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Format: 04/21/2014
Format: 04/21/2014

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Nationally Recognized AGH Team Wins $4 Million Federal Grant to Expand Reach of Pioneering Therapy for Traumatized Children

Thursday, October 4th, 2012

Expansion targets children of military families, those in foster care, and LGBT kids
 

PITTSBURGH – The U.S. Substance Abuse and Mental Health Services Administration has awarded a four-year, $4 million grant to two Allegheny General Hospital (AGH) researchers that will expand the use of an innovative and effective treatment for traumatized children called Trauma-Focused Cognitive Behavioral Therapy (TF-CBT).

TF-CBT is an evidence-based treatment developed by Anthony Mannarino, Ph.D. and Judith Cohen, MD, the internationally recognized leaders of AGH’s Center for Traumatic Stress in Children and Adolescents, along with Esther Deblinger, Ph.D. of the New Jersey CARES Institute, School of Osteopathic Medicine, University of Medicine and Dentistry of New Jersey. It is widely considered the model of care with the strongest evidence of helping children recover from trauma, including sexual abuse, domestic violence, and traumatic loss.

TF-CBT is used by child mental health professionals throughout the state and nation, and around the world. It is used in residential treatment facilities throughout Pennsylvania and across the United States from Los Angeles County to Nevada to Arkansas. Worldwide it is used in low-resource countries such as Zambia and Cambodia, and highly developed countries such as Japan and New Zealand.

This grant will allow the doctors to expand TF-CBT’s reach into three areas: children of military families, children in foster care, and children who identify as lesbian, bisexual, gay or transsexual. All may be subjected to unusual stress, trauma or bullying.

“In our clinical practice, it has been most gratifying to see traumatized children respond to this therapy,” said Dr. Mannarino. “Thanks to the Substance Abuse and Mental Health Services Administration, we can help many more children recover from traumatic life events.”

“TF-CBT has demonstrated success in a variety of situations and settings,” Dr. Mannarino said. “We are pleased to have the opportunity to reach so many more children and families.”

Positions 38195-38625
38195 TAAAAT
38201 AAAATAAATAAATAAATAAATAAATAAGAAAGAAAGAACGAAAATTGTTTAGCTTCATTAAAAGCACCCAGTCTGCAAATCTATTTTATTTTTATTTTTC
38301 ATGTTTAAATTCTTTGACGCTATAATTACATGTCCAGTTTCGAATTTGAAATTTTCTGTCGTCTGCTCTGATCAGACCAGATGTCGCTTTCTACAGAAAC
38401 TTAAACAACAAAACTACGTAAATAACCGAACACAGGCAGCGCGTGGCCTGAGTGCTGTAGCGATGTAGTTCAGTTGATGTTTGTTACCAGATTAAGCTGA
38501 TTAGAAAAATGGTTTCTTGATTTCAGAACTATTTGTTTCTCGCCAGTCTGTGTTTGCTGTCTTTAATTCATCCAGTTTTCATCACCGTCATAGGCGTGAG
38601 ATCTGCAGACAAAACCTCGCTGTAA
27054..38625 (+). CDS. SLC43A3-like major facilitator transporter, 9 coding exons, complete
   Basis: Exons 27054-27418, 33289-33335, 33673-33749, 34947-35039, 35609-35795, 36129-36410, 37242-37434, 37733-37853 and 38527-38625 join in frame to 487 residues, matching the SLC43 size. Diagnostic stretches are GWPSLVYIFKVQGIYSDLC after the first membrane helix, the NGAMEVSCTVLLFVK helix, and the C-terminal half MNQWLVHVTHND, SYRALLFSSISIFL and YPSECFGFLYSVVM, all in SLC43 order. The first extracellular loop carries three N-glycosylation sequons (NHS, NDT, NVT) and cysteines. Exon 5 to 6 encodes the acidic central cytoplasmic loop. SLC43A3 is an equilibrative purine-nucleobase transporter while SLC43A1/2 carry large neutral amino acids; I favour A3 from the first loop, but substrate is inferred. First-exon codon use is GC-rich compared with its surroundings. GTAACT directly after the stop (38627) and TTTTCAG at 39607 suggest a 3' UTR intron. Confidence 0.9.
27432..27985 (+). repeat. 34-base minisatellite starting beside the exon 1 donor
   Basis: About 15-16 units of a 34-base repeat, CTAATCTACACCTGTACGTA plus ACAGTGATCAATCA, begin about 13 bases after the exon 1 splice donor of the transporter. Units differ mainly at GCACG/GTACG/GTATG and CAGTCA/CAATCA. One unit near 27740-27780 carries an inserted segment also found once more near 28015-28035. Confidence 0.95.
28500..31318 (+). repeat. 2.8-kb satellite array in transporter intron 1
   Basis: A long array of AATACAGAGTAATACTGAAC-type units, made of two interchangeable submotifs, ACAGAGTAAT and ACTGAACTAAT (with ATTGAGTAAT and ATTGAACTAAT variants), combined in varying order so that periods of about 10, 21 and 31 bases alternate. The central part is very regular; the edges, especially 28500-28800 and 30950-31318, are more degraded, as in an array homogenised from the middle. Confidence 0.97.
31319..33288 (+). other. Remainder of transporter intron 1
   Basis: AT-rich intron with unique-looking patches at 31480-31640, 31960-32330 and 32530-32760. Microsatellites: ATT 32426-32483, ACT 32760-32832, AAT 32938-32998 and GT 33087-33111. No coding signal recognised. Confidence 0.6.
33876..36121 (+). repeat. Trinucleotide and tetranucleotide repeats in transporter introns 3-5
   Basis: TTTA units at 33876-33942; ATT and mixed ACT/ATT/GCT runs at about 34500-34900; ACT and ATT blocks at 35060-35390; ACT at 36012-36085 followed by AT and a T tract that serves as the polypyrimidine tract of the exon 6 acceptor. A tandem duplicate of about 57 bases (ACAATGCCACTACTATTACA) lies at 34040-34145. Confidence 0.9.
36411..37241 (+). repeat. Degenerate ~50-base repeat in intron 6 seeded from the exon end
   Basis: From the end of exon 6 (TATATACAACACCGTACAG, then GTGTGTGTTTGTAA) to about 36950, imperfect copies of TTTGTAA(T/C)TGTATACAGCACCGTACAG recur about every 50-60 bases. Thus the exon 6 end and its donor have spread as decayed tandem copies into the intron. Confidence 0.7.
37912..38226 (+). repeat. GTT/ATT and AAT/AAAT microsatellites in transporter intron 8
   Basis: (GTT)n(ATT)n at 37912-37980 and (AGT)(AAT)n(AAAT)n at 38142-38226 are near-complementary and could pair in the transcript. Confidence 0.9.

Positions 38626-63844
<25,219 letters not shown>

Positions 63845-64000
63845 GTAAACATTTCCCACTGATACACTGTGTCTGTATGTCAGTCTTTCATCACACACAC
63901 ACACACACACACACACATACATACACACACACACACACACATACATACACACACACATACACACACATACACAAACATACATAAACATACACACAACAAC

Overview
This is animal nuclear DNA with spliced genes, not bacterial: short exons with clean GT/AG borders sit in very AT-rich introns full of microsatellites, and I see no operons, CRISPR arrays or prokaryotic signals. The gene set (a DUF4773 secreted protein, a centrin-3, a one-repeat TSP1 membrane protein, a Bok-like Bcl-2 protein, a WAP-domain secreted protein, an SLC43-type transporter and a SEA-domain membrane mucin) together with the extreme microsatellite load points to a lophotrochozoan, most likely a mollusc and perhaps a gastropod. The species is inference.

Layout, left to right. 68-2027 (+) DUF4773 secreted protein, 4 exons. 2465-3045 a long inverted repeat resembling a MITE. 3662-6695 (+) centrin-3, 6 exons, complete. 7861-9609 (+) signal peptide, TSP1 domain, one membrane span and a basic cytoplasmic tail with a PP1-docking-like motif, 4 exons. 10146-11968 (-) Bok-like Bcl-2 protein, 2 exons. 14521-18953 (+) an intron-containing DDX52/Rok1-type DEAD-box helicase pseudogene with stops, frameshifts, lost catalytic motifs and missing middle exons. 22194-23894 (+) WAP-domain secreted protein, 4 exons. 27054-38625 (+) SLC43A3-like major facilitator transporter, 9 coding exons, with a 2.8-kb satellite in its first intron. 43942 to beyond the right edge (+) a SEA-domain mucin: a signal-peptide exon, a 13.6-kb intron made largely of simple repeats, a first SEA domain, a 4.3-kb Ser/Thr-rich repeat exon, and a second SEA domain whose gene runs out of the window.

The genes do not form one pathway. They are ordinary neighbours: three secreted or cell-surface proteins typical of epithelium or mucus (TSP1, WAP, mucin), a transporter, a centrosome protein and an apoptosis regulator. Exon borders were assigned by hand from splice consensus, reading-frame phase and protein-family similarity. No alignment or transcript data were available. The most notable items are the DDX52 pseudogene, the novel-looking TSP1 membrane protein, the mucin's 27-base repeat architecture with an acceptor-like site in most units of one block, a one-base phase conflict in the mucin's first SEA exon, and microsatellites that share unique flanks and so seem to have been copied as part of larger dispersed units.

The AGH Center for Traumatic Stress in Children and Adolescents helps children and families cope with traumatic events, such as child abuse, community or domestic violence, terrorism, war and natural disasters. The center’s psychiatrists and psychologists care for hundreds of children annually and have played critical roles in assisting disaster relief efforts around the country, including September 11, Hurricane Katrina and the crash of USAir Flight 427, among other events.

Many of children exposed to traumatic events exhibit symptoms associated with Posttraumatic Stress Disorder such as disordered sleep patterns, nightmares, fear, and anxiety, as well as depression, behavior problems, or difficulties with learning and attention span.

“With TF-CBT, we take a simple, gentle approach to help children ‘make the unspeakable speakable,’” Dr. Cohen said. “We encourage children to talk about the traumatic events that have affected them, focusing on exposure to the event, not avoidance. They may create a narrative of the trauma, in the form of a small book, poetry, or art work. When they finish retelling the story, they realize it wasn’t so scary to tell.”

“But we also strike a balance between talking about the event and moving forward,” Dr. Mannarino added. “For children who are overwhelmed with anxiety, for example, we teach them relaxation skills such as visualization and deep breathing.”

Parents or other caretakers are deeply involved in TF-CBT. In joint therapy sessions, children share their story of the trauma with their parent, opening the way to an ongoing dialogue. Parents also learn how to help children learn coping skills, and how to deal with immediate concerns such as sleep problems or fighting.

Dr. Mannarino was named to the American Psychological Association’s Presidential Task Force on Child and Adolescent Posttraumatic Stress Disorder and Trauma in 2008. He is a Professor of Psychiatry at the Drexel University College of Medicine and Vice President, Department of Psychiatry at AGH. He has been providing clinical services to traumatized children and their families for more than 25 years, and has been the principal investigator on several federal grants examining the impact and treatment of child sexual abuse.

Dr. Cohen is a board-certified child and adolescent psychiatrist and Professor of Psychiatry at the Drexel University College of Medicine. She has written and lectured extensively on the evaluation and treatment of children exposed to traumatic events, and has conducted several federally funded research projects on the symptomology and treatment of traumatized children.

Dr. Mannarino and Dr. Cohen, with Esther Deblinger, are the authors of “Treating Trauma and Traumatic Grief in Children and Adolescents,” in which they elaborate on their TF-CBT treatment approach, including how to adapt the model to children of different ages and from diverse cultural backgrounds.

The Substance Abuse and Mental Health Services Administration's (SAMHSA) mission is to reduce the impact of substance abuse and mental illness on America's communities. SAMHSA was established in 1992 and directed by Congress to target effectively substance abuse and mental health services to the people most in need and to translate research in these areas more effectively and more rapidly into the general health care system.

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